Large-scale patterns in seagrass (Thalassia testudinum) demographics in south Florida
Limnol. Oceanogr., 46(5), 2001, 1077-1090 | DOI: 10.4319/lo.2001.46.5.1077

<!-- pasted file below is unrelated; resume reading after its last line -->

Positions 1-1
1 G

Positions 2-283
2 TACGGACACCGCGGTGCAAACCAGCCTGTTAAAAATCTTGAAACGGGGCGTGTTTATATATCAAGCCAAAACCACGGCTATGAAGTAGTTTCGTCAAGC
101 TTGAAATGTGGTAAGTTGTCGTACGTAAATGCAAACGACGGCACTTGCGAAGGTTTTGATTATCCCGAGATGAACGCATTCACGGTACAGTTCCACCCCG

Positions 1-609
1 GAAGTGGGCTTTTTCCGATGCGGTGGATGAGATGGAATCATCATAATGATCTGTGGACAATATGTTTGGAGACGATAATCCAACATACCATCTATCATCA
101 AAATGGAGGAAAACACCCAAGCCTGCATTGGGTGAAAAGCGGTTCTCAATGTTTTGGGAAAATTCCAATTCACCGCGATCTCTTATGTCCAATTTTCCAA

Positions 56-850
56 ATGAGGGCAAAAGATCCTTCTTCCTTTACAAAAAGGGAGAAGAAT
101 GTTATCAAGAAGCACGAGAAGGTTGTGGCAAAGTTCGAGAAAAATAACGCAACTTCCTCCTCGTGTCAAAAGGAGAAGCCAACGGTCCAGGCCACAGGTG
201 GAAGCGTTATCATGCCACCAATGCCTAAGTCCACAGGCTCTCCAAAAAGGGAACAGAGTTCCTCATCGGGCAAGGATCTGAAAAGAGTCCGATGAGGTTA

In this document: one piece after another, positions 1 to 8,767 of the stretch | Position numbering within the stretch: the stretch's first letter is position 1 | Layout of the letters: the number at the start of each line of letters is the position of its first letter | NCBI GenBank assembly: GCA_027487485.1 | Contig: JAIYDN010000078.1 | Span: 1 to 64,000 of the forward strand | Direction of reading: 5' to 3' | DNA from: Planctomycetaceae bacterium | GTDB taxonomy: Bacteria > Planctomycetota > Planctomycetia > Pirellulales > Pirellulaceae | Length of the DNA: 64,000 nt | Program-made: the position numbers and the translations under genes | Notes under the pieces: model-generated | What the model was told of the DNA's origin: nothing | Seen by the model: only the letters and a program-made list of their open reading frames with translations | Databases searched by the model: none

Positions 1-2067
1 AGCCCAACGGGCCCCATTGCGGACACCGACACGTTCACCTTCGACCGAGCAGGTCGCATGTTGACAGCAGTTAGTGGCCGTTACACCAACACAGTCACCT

ABSTRACT: An examination of the population age structure of 118 spatially separated subpopulations of Thalassia testudinum over the extent of the Florida Keys National Marine Sanctuary (FKNMS) during a 2-yr period revealed significant spatial variation in short shoot (SS) demographic characteristics and population dynamics. Shoot age was determined for 12,031 SS. The number of leaf scars on individual shoots was converted to shoot age by use of observed seasonally and spatially variable leaf emergence rates. The yearly mean leaf emergence rate was 0.0295 ± 0.0128 leaves SS-1 d-1 (±1 SD), and the median age of counted shoots was ~5 yr. A significant relationship between asexual reproductive effort and gross recruitment of SS into the populations (r2 = 0.15, P < 0.001) and between mortality of SS and gross recruitment (r2 = 0.72, P < 0.001) existed. Thus, the greatest risk of mortality occurred in areas where gross recruitment was highest. The net population growth for T. testudinum within the boundaries of FKNMS was stable (mean = -0.006 ± 0.089 yr-1). However, areas within FKNMS fluctuated between positive and negative net growth rates (-0.20-0.50 yr-1). The power of such large-scale observations is the ability to identify areas of management concern and to frame questions that address the controlling mechanisms that influence these regions of fluctuating population growth.